“The heavy is the root of the light.
The unmoved is the source of all movement.”
~ Stephen Mitchell (trans.), Tao Te Ching: A New English Version (New York: Harper Perennial), 2006.
When I was learning Tai Chi in graduate school many moons ago, this insight was made visceral.
I was paired up with a twitchy freshman to practice a simple drill: you take a straddle stance about three feet away from the other person, they kick straight at you, and you shift your weight to the side, dodge the kick, and clasp their foot.
Keep in mind that a) this is a practice drill, and b) Tai Chi is slow. Like, really slow. Slow like, yes, the way you see elderly Asian people practicing it in the park slow. Or at least, that’s how it’s supposed to be.
Once we had taken our positions, the instructor, Sifu, gave the go ahead, and my partner, impatient as a greyhound about to be loosed from the starting gate, proceeds to wind up and swing his leg toward my groin.
Luckily, we had just completed the warmup exercises. I mentioned slowness. The warmup has the effect not only of getting your body ready for a workout, but calming the mind and focusing the attention—Sifu likened it to be naturally stoned.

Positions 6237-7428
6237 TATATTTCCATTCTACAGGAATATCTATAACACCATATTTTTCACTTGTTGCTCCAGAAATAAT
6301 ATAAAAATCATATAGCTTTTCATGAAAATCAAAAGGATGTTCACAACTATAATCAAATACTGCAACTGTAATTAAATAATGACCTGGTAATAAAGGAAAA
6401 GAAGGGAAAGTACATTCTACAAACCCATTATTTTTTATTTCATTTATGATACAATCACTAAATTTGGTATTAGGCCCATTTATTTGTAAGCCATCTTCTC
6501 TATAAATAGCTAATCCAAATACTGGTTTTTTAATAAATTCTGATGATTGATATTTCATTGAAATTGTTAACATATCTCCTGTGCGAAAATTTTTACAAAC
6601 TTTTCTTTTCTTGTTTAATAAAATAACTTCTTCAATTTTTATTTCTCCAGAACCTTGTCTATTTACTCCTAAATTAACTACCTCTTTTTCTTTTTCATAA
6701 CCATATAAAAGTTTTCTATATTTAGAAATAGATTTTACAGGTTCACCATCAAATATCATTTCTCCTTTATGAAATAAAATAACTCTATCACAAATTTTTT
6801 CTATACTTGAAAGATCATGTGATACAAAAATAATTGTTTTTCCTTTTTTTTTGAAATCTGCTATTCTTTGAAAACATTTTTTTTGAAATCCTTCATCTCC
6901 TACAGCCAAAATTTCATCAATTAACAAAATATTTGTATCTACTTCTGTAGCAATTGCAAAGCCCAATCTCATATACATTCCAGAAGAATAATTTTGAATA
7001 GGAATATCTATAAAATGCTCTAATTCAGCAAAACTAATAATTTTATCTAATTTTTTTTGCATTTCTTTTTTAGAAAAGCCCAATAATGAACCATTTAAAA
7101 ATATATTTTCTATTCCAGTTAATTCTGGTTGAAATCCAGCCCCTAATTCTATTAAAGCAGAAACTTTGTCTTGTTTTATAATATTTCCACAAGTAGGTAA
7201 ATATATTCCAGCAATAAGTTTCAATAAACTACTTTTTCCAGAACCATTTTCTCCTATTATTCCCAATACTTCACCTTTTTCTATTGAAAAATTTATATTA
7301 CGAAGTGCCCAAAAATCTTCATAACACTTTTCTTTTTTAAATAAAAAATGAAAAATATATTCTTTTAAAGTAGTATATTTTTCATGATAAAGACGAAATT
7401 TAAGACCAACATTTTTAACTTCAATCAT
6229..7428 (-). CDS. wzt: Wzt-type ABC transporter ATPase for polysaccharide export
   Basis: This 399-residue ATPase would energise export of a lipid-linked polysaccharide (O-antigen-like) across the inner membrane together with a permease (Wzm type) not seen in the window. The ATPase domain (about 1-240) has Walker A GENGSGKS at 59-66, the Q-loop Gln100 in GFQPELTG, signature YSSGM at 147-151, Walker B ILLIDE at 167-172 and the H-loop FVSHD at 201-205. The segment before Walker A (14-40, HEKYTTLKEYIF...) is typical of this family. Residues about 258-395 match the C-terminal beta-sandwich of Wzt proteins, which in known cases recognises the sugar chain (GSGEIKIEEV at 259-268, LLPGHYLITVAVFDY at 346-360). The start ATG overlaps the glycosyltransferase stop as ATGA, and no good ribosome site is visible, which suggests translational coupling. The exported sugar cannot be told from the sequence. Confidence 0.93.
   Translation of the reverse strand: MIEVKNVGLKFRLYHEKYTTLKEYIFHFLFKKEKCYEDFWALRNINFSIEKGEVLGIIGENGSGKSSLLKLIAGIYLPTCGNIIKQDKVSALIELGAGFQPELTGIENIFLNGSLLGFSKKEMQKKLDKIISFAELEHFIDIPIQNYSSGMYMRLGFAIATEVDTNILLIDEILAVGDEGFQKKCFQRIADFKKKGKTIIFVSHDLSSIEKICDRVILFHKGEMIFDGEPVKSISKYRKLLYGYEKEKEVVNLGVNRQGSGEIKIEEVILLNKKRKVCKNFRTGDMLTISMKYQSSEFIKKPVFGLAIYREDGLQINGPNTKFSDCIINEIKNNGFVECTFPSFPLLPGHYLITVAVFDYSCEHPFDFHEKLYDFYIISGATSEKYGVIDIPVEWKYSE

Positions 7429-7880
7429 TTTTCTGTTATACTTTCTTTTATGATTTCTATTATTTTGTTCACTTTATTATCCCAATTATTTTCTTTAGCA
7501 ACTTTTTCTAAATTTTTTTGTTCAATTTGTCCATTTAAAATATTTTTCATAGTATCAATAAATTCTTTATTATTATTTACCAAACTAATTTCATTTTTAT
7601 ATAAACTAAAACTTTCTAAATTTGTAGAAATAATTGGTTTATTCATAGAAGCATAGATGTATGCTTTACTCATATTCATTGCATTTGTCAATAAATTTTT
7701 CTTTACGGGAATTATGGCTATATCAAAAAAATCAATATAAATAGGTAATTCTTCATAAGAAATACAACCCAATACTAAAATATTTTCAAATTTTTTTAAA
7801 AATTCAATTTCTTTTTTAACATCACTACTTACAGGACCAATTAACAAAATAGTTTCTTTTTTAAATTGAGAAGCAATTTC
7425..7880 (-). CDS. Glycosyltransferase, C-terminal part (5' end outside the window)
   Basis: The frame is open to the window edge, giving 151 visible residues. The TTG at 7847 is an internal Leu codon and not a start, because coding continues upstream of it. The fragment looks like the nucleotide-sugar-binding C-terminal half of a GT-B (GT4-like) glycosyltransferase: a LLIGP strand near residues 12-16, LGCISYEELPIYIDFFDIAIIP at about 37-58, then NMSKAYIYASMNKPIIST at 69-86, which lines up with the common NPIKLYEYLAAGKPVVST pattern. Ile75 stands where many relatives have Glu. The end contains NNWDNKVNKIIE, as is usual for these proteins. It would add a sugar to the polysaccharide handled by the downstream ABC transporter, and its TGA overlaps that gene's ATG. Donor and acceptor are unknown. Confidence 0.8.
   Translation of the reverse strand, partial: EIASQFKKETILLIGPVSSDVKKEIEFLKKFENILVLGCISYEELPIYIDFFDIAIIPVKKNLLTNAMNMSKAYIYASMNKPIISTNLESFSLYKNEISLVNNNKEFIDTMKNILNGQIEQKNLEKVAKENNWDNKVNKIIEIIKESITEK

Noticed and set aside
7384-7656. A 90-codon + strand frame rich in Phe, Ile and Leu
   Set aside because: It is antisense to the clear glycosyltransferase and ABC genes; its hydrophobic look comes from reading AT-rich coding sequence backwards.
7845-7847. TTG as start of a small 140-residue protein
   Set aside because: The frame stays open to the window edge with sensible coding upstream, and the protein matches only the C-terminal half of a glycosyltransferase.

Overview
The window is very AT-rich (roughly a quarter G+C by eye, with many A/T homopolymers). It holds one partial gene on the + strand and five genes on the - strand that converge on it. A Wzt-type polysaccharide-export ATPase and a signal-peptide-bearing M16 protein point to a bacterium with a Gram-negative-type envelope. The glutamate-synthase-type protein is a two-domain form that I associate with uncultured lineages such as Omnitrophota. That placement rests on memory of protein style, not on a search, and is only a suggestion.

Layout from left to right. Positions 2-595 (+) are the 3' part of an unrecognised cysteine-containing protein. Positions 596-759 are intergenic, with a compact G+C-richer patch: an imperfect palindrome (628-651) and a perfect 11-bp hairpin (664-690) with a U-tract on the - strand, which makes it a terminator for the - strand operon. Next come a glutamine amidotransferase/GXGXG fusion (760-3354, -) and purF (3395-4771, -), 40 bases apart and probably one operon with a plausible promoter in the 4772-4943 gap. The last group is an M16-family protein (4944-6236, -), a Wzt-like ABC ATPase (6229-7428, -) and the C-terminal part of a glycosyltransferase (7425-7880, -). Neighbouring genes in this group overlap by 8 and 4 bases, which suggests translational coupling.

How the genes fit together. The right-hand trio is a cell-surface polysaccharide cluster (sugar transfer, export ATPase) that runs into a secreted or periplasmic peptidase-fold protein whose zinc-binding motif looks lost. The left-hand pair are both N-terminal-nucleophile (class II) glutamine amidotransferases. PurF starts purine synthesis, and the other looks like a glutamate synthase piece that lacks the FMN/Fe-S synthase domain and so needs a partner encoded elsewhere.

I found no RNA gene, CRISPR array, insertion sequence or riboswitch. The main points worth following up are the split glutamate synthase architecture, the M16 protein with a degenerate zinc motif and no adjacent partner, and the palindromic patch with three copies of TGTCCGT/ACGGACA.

A long leg hurtling toward my groin, I pivoted instantly, effortlessly, like Neo dodging bullets, and seized his foot in one crisp, sure, snapping motion.
I turned my face to see Sifu next to me, a knowing grin resting on his face: “You see how quickly you can react when you’re relaxed?” The lesson didn’t just save me from a half hour or so of excruciating pain. It proved to be transferrable to pretty much everything.
The reason I was able to react so quickly, Sifu later explained, was that I was in the “grounded position.” The idea is Tai Chi is to draw power from your surroundings, particularly from the ground; gravity is not an obstacle to defy, but an energy source to harness. The more rooted we are, the more quickly and correctly we can respond to whatever comes our way.
The opposite—the posture we hold most of the time—is the “floating position.” We are easily knocked off balance or dragged away by distraction.
How often are you in the floating position?
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